By New Times
By Connor Radnovich
By Robrt L. Pela and Amy Silverman
By Ray Stern
By Keegan Hamilton
By Matthew Hendley
By Monica Alonzo
By Monica Alonzo
Finally, Fox had a program all the interests said they could live with. But, says Baron, Fox's program was "shot down by industry in the Governor's Regulatory Review Council," which examines proposed changes in state rules.
The lack of conservative support seems almost ungrateful; Fox did steer DEQ toward the style of environmental regulation Republican revolutionaries say they favor.
DEQ reports now are peppered with business-friendly buzz words like "customer service" and "cost-benefit analysis."
Probably the most striking change at DEQ, and one that engenders the suspicion of environmentalists, involves what is called "stakeholder participation."
This year, "stakeholders" in Arizona's environment--industry lobbyists, environmental activists, business people and academics--hammered out standards that DEQ must follow when it cleans up contaminated soil. The stakeholder group measured the costs of cleanup, compared them to health risks, and came out with a cleanup standard. The standard is less strict than environmentalists wanted, but it will be cheaper for business to meet than the previous standard.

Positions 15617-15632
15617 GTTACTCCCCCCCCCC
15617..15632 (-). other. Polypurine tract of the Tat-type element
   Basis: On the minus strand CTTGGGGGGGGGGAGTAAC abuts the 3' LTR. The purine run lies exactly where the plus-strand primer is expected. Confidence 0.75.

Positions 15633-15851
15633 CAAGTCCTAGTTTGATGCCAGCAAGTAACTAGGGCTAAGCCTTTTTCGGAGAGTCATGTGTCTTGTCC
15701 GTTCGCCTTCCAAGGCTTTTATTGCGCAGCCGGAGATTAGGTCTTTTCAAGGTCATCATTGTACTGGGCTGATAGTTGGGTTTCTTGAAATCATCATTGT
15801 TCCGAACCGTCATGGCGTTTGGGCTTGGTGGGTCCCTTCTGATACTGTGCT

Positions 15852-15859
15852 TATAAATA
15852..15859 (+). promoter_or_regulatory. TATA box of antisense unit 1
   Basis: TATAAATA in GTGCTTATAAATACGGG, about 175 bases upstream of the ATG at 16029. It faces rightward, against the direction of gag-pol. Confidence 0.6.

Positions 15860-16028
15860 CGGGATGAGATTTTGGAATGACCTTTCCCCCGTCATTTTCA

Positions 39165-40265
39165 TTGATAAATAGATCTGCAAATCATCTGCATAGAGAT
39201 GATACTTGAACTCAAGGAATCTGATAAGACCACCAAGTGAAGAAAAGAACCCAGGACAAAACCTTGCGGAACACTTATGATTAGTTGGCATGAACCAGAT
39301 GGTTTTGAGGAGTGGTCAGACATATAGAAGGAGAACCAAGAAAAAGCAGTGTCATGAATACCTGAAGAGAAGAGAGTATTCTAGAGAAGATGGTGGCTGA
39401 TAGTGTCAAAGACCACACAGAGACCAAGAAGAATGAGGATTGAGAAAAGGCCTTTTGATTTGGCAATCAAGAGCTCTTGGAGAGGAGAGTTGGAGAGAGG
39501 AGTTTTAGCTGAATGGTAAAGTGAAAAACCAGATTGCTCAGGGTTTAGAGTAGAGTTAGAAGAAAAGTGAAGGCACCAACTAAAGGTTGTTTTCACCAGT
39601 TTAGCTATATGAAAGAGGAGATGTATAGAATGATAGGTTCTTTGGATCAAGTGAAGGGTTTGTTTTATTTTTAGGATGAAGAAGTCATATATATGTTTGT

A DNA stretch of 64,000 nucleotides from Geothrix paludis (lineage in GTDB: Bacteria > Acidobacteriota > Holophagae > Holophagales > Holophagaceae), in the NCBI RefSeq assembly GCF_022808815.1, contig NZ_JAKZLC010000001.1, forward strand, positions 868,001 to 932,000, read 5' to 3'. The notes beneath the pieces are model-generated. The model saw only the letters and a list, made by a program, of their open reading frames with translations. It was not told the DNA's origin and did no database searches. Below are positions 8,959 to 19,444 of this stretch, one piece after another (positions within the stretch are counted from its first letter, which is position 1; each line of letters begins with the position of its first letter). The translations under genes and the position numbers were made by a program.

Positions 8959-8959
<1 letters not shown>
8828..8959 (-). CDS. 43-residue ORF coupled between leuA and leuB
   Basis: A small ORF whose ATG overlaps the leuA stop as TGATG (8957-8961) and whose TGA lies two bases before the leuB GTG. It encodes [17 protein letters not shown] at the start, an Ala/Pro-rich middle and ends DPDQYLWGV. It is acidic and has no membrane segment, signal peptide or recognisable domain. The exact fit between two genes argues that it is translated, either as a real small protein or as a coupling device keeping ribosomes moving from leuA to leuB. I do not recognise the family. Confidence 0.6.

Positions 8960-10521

Another stakeholder group is expected to tackle groundwater cleanup.
And DEQ wants to extend this stakeholder concept, creating local groups that will determine water-quality policy for their own areas.
It's too early to tell how many of the programs aimed at fostering cooperation between DEQ and the business community will work. For example, a DEQ section that helps industries get through regulatory procedures opened just last year.
But the new buzz words can't give DEQ the staff necessary to enforce basic environmental laws.
And environmentalists wonder whether some reforms--like the stakeholder rule-making process--are not just subtle methods of giving industry, and its sophisticated lobbyists, another way to weaken environmental regulations.
"I get tired of people saying all of this is a public process and that's the safeguard, as though that excuses DEQ from being an advocate for the environment," Baron says. "DEQ is supposed to be protecting the environment, not playing a zero-sum game with industry."--Terry Greene